Swindon: A tale of two towns
PUBLISHED: 12:13 20 September 2016
There are two very distinct faces to Swindon - the modern town developed around the railway, and the older part up the hill. Tracy Spiers decides to spend some time getting to know the timeless and vibrant Old Town
Back in the 1850s a Swindon jeweller won a timing contract for the Great Western Railway. All train times were set to his regulator clock, which is still in the same place two centuries later - on the wall inside Deacons the jewellers in Swindon’s Old Town. And it still keeps perfect time.
The reason I mention this is because it represents longevity, a fascinating history and in many ways a timelessness, synonymous with this special part of Wiltshire.
Up until today, my memories of Swindon consisted of occasional trips to the Oasis swimming pool and getting lost in the main shopping centre, going back to the days when the Wimpy chain existed. I was meant to meet my parents in Wimpy at a certain time, but failed to realise that there were three such cafés. As it was in pre-mobile phone era, it took a while to be reunited.
Swindon could well be described as a Tale of Two Towns - the more modern Swindon at the bottom of the hill which developed around the railway; the older part on the top of the hill, dating back to Roman times. Indeed, there is evidence that underneath Wood Street and Bath Road, lies a Roman road, and excavation at Okus quarry revealed a Roman villa a couple of decades ago. It is now a geological Site of Specific Scientific Interest.
It is the Old Town I want to highlight today. A few years ago it may well have been forgotten by those favouring the lower ground, but for those seeking to boost trade and raise the profile of this significant part of Swindon, the hard work has paid off. This is indeed a special place. The sense of place is almost tangible; its deep history sings through the walls of the eclectic mix of shops - all independent family businesses offering a personal service. I honestly felt as if I was on holiday here as I enjoyed meeting traders, particularly in Wood Street - the heart of Old Town, which is old-fashioned charm fused with modern liveliness. There is definitely a cosmopolitan feel about it.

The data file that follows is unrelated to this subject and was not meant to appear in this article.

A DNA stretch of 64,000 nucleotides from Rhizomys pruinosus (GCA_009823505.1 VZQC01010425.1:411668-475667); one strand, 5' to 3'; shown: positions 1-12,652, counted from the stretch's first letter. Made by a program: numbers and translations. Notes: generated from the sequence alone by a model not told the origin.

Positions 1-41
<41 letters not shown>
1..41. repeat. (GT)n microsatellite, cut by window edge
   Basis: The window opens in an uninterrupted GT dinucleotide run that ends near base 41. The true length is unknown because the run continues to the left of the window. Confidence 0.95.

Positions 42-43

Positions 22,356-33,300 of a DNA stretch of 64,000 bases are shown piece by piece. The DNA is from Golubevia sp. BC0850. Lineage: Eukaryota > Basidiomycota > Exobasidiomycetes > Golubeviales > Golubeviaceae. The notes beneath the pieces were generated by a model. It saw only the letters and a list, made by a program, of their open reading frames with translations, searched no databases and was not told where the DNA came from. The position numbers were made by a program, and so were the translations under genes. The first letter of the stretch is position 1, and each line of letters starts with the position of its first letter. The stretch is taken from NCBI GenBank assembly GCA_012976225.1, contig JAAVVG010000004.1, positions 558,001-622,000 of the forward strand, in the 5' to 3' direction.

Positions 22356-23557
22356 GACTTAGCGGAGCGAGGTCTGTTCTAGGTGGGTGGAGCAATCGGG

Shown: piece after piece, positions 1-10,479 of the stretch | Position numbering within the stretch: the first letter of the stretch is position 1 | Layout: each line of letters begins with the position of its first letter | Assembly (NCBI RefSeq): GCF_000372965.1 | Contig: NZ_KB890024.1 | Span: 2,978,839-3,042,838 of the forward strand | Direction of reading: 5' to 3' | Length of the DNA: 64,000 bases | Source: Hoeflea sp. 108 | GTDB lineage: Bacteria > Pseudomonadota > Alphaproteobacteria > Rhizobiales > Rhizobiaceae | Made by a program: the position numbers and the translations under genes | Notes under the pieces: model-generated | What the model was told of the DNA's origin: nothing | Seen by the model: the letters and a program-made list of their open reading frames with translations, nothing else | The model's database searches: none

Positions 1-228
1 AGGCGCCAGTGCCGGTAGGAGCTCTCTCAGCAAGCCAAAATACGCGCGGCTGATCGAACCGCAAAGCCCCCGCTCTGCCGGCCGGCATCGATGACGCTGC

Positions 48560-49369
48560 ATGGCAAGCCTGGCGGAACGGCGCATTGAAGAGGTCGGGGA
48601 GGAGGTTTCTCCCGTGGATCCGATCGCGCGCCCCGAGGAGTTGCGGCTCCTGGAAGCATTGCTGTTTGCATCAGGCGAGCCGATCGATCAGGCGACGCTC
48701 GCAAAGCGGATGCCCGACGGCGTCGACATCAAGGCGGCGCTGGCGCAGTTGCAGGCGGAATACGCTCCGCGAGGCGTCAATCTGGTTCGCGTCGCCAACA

“I think it is the jewel in Swindon’s crown. It is like a village inside a town. It has a very diverse economy, both day and night time,” explained Richard Deacon, chairman of Old Town Business Association (OTBA).“You tend to find we have small independent businesses in Old Town offering retail and services not often found elsewhere. One of the Old Town’s strengths is that it has a very strong community spirit. Business has been challenging over the past decade, no matter what size the company is, but we have been working together here and it is much stronger than it was 10 years ago.”
Evidence of this close-knit supportive community comes out through celebratory social events. A big day in Old Town’s annual calendar is the Sausage and Ale Trail which takes place on Sunday, September 4 (12 noon-5pm). It’s now in its third year and is a prime example of day and night-time businesses celebrating with residents and visitors everything good about this part of Swindon. Wood Street will be shut to traffic and instead lined with stalls of sausage and ale-related stalls.
“We have also just held a Tenner Festival whereby lots of our businesses offer something for £10; it might be a two-course meal, a £10 off clothes deal or taster treatment sesssions. Last year we ran a Foods Around the Worlds Festival and on Sunday, November 27 is our Christmas Light Switch on. This is another big event for us, we have a stage with entertainment, traditional carols, modern music and a Santa’s Grotto,” said Jan Wojtowicz, who is OTBA vice chairman and event organiser. He is also a Thai masseur and runs Wood Street Well Being, which he set up five years ago.